WordPress, PHP, You Name It

Before starting to read the readings about WordPress, I was excited about the upcoming final assignment. I have some experience using WordPress in journalism classes at Wake Forest where I did my undergrad, but I haven’t used it to make something of personal significance. Moreover, it’s comforting to know that we’re not building everything from the ground up, but working off of templates that have been created. I think this will help with making the site more dynamic in nature and focusing on using code to customize the site to fit the subject matter. Not to mention, it takes some of the pressure off of having to think about both the big picture of a site and on a granular level with the functionality. WordPress will make it manageable to be able to do both.

Something that stuck out to me when completing the reading (that are now due the following week), that I think is important is: “Good themes improve engagement with your website’s content in addition to being beautiful.” At the end of the day, while we’re making this website for ourselves, we have to continuously keep the user in mind and ensure that they have a pleasant user experience. Otherwise, no one will want to visit our site. With that being said, in order to do this, I will have to work on both the front and backend of the site to be able to deliver a good site.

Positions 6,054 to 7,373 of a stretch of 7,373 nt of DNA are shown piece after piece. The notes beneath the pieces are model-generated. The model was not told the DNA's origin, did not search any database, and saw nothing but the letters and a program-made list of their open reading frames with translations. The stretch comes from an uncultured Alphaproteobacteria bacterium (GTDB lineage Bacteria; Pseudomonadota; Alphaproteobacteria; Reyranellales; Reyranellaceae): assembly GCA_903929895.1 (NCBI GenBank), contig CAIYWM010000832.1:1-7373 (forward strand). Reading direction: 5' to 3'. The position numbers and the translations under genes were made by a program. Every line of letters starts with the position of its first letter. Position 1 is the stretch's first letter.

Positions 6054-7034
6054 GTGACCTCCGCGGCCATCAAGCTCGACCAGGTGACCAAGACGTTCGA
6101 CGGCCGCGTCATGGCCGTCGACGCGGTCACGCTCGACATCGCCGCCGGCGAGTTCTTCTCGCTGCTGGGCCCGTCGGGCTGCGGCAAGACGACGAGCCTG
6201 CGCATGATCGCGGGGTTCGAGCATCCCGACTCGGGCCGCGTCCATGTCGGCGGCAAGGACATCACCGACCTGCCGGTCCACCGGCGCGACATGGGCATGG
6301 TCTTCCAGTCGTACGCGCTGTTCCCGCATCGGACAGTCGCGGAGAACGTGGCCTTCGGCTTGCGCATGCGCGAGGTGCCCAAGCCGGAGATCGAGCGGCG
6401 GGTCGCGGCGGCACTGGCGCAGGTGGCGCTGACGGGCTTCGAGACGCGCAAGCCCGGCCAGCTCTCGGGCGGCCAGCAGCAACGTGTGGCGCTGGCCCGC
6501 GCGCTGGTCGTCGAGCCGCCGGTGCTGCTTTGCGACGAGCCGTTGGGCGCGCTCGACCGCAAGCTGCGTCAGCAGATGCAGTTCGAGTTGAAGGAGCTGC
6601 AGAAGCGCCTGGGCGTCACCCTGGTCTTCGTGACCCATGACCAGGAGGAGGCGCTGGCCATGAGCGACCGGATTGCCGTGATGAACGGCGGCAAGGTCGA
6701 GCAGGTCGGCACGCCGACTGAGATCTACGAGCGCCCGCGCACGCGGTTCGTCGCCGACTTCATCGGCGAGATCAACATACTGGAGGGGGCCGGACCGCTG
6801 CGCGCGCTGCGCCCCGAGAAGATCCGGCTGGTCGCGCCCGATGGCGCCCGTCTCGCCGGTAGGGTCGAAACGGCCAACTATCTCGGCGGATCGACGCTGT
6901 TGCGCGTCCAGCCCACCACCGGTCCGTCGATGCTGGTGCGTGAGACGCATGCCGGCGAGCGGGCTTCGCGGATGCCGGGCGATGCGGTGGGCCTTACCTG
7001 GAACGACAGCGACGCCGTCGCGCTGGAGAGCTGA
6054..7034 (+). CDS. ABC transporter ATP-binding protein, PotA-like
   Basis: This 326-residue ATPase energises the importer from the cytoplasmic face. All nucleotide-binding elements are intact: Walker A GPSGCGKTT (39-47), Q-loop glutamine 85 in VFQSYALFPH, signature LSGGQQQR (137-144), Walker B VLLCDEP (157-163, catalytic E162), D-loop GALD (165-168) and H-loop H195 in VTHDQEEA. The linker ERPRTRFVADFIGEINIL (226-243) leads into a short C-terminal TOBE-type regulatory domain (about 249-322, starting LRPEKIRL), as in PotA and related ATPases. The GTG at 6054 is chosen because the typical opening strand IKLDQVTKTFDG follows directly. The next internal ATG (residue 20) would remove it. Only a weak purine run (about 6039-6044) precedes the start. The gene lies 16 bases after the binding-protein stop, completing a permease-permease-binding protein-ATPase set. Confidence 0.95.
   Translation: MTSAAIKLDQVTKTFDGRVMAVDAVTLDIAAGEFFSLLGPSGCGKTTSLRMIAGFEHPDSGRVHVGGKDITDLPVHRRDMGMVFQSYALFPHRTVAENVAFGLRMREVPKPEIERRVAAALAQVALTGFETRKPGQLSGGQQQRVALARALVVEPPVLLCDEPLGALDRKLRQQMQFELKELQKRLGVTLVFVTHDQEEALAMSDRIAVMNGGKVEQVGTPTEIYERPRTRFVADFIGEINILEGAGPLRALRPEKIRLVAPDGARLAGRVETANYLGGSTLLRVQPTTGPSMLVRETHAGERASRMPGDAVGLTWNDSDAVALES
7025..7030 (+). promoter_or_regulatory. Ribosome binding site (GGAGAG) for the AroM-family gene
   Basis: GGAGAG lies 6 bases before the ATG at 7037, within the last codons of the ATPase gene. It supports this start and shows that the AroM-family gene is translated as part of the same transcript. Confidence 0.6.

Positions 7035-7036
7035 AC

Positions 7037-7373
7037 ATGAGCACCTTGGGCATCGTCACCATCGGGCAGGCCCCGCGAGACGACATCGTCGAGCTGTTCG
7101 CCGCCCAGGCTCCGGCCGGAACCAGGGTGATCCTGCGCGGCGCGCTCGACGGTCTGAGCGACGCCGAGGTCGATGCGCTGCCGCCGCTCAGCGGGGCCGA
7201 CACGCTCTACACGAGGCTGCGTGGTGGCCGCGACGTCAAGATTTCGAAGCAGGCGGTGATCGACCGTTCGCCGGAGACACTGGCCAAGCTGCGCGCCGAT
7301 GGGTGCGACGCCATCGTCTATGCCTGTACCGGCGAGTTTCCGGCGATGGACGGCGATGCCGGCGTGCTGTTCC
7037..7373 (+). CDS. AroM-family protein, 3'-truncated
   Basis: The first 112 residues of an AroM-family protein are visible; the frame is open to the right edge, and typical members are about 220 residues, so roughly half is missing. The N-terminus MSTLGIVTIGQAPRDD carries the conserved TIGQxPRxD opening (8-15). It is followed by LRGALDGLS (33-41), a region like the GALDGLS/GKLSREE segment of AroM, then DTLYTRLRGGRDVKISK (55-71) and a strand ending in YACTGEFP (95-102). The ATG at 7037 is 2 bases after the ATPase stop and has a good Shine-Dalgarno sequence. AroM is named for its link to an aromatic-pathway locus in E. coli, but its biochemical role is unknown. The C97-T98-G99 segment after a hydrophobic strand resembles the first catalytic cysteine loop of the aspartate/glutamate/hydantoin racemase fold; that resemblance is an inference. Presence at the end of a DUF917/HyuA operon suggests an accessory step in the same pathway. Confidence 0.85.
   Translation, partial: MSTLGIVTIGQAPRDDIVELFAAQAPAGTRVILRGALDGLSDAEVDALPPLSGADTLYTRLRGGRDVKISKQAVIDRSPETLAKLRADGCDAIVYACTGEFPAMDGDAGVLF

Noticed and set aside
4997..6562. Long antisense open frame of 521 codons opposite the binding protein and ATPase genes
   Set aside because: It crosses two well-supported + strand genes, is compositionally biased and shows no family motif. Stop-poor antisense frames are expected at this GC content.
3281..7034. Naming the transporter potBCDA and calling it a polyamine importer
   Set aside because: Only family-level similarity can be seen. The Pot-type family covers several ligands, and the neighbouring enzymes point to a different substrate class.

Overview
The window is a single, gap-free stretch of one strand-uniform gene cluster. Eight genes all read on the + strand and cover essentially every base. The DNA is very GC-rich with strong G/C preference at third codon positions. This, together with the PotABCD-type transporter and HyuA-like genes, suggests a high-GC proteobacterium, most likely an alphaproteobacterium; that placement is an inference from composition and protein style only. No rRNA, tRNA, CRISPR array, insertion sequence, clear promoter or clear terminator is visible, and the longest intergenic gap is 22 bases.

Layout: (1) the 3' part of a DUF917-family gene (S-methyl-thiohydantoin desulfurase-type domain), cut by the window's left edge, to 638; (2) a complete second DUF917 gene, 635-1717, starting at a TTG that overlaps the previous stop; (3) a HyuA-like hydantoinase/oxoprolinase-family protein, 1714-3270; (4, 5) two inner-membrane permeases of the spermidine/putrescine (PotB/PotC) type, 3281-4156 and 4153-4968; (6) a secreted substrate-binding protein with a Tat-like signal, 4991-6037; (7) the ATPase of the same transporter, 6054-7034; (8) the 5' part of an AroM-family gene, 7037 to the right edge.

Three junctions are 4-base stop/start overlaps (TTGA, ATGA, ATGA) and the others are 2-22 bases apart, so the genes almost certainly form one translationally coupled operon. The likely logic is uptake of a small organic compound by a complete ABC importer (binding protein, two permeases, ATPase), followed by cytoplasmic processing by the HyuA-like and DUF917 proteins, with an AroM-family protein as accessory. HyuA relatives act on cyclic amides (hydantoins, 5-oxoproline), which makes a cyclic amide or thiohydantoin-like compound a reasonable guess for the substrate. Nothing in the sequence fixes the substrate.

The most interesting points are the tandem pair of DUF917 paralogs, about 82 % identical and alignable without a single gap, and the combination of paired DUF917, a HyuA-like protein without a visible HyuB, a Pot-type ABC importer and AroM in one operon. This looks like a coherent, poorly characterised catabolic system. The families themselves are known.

It was very helpful to go through each of the readings. It broke down, step by step, what we will have to do, including the taxonomy and naming of the folders. The guides, in particular the Child Themes guide, will be very helpful as we start creating our WordPress sites.

Other important information I noted:

  • WordPress debugging tool
  • Plugin: controls the behaviors of the feature
    • made up of PHP, CSS and JavaScript
    • builds additional functionality to what WordPress themes can already do
  • Theme: controls the presentation of the content
  • Development environment: develop the WordPress environment locally on your server (why we downloaded MAMP) and supplement this with a text editor like sublime or atom.

Surprisingly, I really enjoyed the PHP Codecademy lessons. It made sense. I didn’t feel as lost when I was writing out the code because I already understood variables, strings, functions, etc. I hope to be able to work more in PHP and continue developing those skills because it makes more sense.

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